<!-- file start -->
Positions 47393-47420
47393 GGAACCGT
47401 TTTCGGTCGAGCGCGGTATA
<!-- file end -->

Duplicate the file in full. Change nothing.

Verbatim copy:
Positions 47393-47420
47393 GGAACCGT
47401 TTTCGGTCGAGCGCGGTATA